Weston Bye
10-24-2013, 12:04 PM
Sunk? Been done before, to a ship I served on.


America held the distinctions of being the last U.S. supercarrier built not named after a person, and being the first large aircraft carrier since Operation Crossroads in 1946 to be expended in weapons tests. In 2005, she was scuttled southeast of Cape Hatteras, after four weeks of tests, despite a large protest of former crew-members who wanted to see her instituted as a memorial museum. She was the largest warship ever to be sunk.

from Wikipedia.

lynnl
10-24-2013, 12:16 PM
When they decommission a ship do they typically leave all the ancillary equipment, e.g. tools, medical/cooking/etc. equipt., in place, or is some of that repurposed or sold at the time.

I saw a TV program showing the cleanup of the Oriskany, prior to sinking. It looked pretty empty, but no way to know just when stuff was removed.

WhatTheFlux!
10-24-2013, 12:20 PM
Towing the ship to deep water and blowing it up isn't an option. Mainly because the ship would have to be stripped of all hazardous materials, anyway, before the "tree huggers" would let them sink it. When they sunk the decommissioned aircraft carrier Oriskany off the Florida coast, it took over a year to clear out all of the hazardous materials. Not the most economical of ideas.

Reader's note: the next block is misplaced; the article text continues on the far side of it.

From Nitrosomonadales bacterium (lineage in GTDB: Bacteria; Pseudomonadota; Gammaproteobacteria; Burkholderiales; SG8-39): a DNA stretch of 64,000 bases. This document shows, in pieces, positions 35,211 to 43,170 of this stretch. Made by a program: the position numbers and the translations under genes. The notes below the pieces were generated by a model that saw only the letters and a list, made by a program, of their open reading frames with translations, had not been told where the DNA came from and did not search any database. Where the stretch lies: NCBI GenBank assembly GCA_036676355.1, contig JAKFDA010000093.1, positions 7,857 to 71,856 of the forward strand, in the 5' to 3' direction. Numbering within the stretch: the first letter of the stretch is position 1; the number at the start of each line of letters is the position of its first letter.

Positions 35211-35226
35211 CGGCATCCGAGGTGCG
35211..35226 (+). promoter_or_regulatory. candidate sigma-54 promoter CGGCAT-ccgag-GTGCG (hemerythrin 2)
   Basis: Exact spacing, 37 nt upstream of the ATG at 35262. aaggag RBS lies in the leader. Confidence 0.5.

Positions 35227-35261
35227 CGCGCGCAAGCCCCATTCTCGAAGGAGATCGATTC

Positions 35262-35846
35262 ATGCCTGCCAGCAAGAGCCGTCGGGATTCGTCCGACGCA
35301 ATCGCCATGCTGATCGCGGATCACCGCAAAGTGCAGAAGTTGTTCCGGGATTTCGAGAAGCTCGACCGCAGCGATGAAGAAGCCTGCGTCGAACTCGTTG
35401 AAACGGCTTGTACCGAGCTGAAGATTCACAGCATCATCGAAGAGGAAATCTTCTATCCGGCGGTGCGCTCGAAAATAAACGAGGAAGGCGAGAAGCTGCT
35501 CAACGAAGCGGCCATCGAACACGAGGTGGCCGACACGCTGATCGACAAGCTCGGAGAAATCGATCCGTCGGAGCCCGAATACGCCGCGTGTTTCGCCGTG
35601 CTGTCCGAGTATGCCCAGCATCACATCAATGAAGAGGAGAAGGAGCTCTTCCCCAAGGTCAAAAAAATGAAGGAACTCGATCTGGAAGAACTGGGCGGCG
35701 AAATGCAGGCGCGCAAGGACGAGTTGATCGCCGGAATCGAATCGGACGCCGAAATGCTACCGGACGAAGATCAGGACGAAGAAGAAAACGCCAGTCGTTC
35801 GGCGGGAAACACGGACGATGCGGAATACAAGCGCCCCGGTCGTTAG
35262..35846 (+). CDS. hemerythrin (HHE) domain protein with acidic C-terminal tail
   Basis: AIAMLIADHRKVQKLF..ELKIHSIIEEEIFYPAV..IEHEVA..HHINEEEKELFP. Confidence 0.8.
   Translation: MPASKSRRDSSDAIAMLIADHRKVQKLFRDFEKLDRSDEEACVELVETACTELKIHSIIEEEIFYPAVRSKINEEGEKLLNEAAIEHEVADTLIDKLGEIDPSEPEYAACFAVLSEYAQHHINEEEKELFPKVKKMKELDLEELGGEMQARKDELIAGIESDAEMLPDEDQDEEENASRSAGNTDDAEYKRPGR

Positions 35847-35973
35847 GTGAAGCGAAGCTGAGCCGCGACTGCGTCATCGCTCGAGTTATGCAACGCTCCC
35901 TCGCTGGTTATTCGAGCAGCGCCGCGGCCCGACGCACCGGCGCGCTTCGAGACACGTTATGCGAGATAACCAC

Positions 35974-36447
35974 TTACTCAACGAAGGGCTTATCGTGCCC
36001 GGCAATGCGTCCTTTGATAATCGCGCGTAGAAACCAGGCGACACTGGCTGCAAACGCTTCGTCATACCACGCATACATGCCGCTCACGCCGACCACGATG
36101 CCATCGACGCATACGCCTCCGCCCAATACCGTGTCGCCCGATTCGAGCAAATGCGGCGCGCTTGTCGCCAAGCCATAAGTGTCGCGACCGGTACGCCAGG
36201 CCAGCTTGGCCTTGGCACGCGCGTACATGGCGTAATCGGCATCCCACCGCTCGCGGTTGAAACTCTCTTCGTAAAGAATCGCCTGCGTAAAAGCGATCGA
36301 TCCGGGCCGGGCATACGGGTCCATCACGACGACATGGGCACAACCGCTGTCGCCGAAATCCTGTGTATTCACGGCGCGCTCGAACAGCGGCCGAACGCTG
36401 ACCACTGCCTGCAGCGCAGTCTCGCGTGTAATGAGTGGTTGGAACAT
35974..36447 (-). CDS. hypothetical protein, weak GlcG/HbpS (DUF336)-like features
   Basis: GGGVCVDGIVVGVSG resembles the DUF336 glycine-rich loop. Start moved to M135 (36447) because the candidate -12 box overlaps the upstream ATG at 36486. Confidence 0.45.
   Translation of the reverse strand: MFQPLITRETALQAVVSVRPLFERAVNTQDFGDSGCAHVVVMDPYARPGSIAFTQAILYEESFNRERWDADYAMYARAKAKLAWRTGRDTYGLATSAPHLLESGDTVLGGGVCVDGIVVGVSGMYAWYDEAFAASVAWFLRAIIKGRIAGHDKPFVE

Sink it while the Tree Huggers are aboard looking for HazMat. Problem solved.

Man do I have to think of EVERYTHING? SHHHessh. :P

lakeside53
10-24-2013, 12:24 PM
Sell it and India scrapper -they beach it and cut up in place... Toxic waste? na...

Weston Bye
10-24-2013, 12:43 PM
When they decommission a ship do they typically leave all the ancillary equipment, e.g. tools, medical/cooking/etc. equipt., in place, or is some of that repurposed or sold at the time.

I saw a TV program showing the cleanup of the Oriskany, prior to sinking. It looked pretty empty, but no way to know just when stuff was removed.

From the Wiki page about the other ship I served on:


Enterprise is a commissioned navy ship, but is inactive. She has undergone enough of the four-year long inactivation process to render her unfit for further service. Inactivation removes fuel, fluids, furnishings, tools, fittings, oil, and de-energizes the electrical system. Enterprise has already been cut open to allow the removal of useable systems.

Enterprise is a special case in that its 8 reactors are built in and the ship has to be "unbuilt" to remove and dispose of them.

saltmine
10-24-2013, 01:03 PM